Director: Claire Denis
Writer: Claire Denis
DP: Agnès Godard
Editor: Nelly Quettier
Score: Charles Henri de Pierrefeu
Producer: Patrick Grandperret
Starring: Denis Lavant, Michel Subor, Grégoire Colin
Distribution: Pyramide Distribution
Length: 1 hr. 30 min.
"You're not African anymore, you're a Legionnaire now."
So says Master Sergeant Galoup, who makes his beliefs about being in the French Foreign Legion very clear: it entails absolute devotion to one's superiors and prioritization of your assigned duties over any others. And yet for some reason he seems disturbed by Legionnaire Gilles Sentain, one of the soldiers stationed with him in Djibouti. There's no reason for Galoup to hate Sentain. The other soldiers adore him, as does Commandant Forestier (Galoup's own superior).
But Galoup accuses Sentain of being subversive, a claim that has no foundation. He's constantly trying to warn Forestier about him, but Forestier won't listen. Part of it is that Galoup is being unreasonable; part of it is that Forestier just isn't very interested. Forestier lacks Galoup's fervor for the Legion, and never seems to exercise his authority.
Galoup keeps everything in perfect order. Forestier lies back and doesn't do much of anything. The soldiers swim and dance and celebrate. All these clashing modes of life have to coexist, but Galoup's severe zeal doesn't let them. He's smaller in frame and stature than the other soldiers, and never moves as much as they do until everyone moves in unison during the group exercises.
The exercise sequences are almost intimidating. The loud opera music that plays over them, the way each soldier's movements are reflected and augmented by the movements of other solders in the background, and the closeness of the handheld camera create such a sense of scale and power that it's like swimming in the ocean and getting caught in an enormous wave. They move in unison, and when one soldier's arms move out of view, the camera shifts and another's arms come into view. The soldiers are part of a whole, united under authority and the image of a greater ideal. They achieve a state of harmony with their environment, and their strength becomes evident.
Or does it? The exercise sequences are scarce, and between them we see of certain soldiers sitting apart from others because they can't eat during Ramadan. We see them struggling against the landscape, dwarfed by stark grey fields of angular rocks. Local citizens watch them with bemusement, and disrupt our sense of the Legionnaires' balance with their surroundings. And the further we get into the film, the more strangely unsettling the exercise scenes become, awash in eerie shades of green or depicting all the soldiers lying still on the ground, almost as if they were dead.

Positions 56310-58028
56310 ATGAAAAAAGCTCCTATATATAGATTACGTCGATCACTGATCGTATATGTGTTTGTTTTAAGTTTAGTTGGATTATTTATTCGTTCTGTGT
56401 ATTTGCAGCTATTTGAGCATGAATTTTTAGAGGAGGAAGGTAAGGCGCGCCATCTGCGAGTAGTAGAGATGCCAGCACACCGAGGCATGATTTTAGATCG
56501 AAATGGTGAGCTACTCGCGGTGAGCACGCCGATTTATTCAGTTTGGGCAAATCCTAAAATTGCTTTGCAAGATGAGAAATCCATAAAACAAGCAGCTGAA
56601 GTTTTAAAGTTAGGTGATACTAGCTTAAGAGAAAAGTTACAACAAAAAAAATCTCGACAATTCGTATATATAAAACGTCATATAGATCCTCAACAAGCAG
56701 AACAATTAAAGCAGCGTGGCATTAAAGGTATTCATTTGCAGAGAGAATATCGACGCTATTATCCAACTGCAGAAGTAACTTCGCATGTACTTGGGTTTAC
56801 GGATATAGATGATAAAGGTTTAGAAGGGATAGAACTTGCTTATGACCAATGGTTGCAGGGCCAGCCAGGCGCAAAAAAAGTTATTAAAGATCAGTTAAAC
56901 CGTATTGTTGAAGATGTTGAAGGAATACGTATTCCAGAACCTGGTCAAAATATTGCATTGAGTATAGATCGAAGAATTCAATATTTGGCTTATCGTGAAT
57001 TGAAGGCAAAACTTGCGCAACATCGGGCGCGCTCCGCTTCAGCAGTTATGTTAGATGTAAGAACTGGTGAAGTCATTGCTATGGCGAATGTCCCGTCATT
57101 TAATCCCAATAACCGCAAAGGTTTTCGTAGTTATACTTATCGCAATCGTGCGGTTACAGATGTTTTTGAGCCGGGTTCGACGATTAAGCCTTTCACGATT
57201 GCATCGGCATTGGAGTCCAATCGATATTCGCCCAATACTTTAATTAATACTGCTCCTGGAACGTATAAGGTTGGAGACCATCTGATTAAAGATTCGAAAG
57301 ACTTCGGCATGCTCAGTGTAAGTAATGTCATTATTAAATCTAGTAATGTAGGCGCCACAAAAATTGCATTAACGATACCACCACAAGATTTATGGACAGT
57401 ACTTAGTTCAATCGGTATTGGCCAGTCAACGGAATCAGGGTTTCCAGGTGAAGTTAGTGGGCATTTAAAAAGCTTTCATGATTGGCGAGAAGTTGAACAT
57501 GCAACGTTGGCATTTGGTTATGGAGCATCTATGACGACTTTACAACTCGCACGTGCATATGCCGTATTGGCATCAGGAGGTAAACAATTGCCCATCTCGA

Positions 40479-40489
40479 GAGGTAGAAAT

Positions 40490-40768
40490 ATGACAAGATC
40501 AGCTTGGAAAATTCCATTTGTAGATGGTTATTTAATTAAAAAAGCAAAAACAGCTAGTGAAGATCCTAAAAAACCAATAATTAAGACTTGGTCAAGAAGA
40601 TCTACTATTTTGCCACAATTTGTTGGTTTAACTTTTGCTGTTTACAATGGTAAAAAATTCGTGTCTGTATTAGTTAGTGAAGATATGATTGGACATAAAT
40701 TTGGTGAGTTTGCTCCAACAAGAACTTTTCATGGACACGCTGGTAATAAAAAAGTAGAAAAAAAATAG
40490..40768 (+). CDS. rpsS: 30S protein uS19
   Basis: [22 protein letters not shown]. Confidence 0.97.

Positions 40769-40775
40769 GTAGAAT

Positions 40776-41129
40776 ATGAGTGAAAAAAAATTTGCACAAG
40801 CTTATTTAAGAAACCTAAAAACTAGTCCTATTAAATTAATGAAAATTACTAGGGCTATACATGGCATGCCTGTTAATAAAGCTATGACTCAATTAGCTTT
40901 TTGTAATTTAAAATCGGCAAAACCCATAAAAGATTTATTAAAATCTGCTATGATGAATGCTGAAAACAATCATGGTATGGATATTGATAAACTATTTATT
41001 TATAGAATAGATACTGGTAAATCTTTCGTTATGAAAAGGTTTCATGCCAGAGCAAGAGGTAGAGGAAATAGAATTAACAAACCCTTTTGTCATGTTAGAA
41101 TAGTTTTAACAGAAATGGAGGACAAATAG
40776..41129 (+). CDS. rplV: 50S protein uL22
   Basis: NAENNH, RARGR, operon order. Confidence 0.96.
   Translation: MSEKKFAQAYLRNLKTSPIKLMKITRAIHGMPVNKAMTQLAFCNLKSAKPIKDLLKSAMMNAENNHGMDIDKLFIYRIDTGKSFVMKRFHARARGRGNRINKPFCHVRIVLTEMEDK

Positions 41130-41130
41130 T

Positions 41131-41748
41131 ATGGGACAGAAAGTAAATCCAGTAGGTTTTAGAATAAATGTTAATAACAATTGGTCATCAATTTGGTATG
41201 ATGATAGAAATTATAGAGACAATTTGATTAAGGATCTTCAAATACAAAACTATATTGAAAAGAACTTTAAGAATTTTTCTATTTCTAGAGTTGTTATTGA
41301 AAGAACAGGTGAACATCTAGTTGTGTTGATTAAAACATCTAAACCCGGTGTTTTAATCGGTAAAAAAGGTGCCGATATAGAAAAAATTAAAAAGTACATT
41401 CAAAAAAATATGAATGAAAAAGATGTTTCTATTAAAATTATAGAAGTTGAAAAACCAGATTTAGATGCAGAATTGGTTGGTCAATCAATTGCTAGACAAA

And the film keeps flashing forward to some time after the events in Djibouti. Then, we see Galoup in a drab, lonely Marseilles, where he lives after his dishonorable expulsion from the Legion. Even though he's been kicked out of the military, Galoup perseveres with military behavior, maintaining himself and his home within precise parameters.
The blunt straightforwardness and brutality of the film's climax drives a wedge between these emotional states. The end of Galoup's clash with Sentain is, without exaggeration, almost physically painful to watch; it's impossible not to apprehend the ugliness of Galoup's actions. We recognize his imposition, and his gaze that robs people of their individuality. He has no company but his own reflection, and he makes the other soldiers mirror him. Ultimately, we reject his exercises for their uncanny, alien treatment of human beings - but it remains impossible to forget how easy it is to be swept up by them.
Galoup believes in his obtrusive gaze because he believes in the Legion, and he uses the Legion's ideology as a weapon. This is the basis of the film's indirect attack on colonialism, and some viewers will notice that Galoup's behavior closely fits Laura Mulvey's description of the male gaze in film. From the very start, we understand the difference between Galoup's zealotry and a tactile experience that feels satisfyingly alive: the film opens by panning over a mural while a song about the Legion's ideals plays, then cutting abruptly to a scene in a nightclub full of people dancing. They're enjoying themselves in a crowd, moving freely in the small space they have and overlapping with other dancers.
There are precious few films that reach Beau Travail's level of sensory closeness, and the film twists that around on us to complicate our own experiences. The dizzying intensity of the exercise scenes contrasts with Galoup's solitude, the liveliness of the other soldiers, the agonizing denouement, and the surprising finale. And putting the exercise scenes aside, much of the rest of the film is as involving as if you were actually out by the sea, in the heat of the sun, or dancing through the night.
We never see Galoup move like the dancers, like he's really alive, until the very, very end. And it's possibly the loneliest scene for him in the entire film. It's a cathartic, weird, startling moment, and I can't even describe what I feel about it other than that I have to listen until the end of the music playing over the credits every time.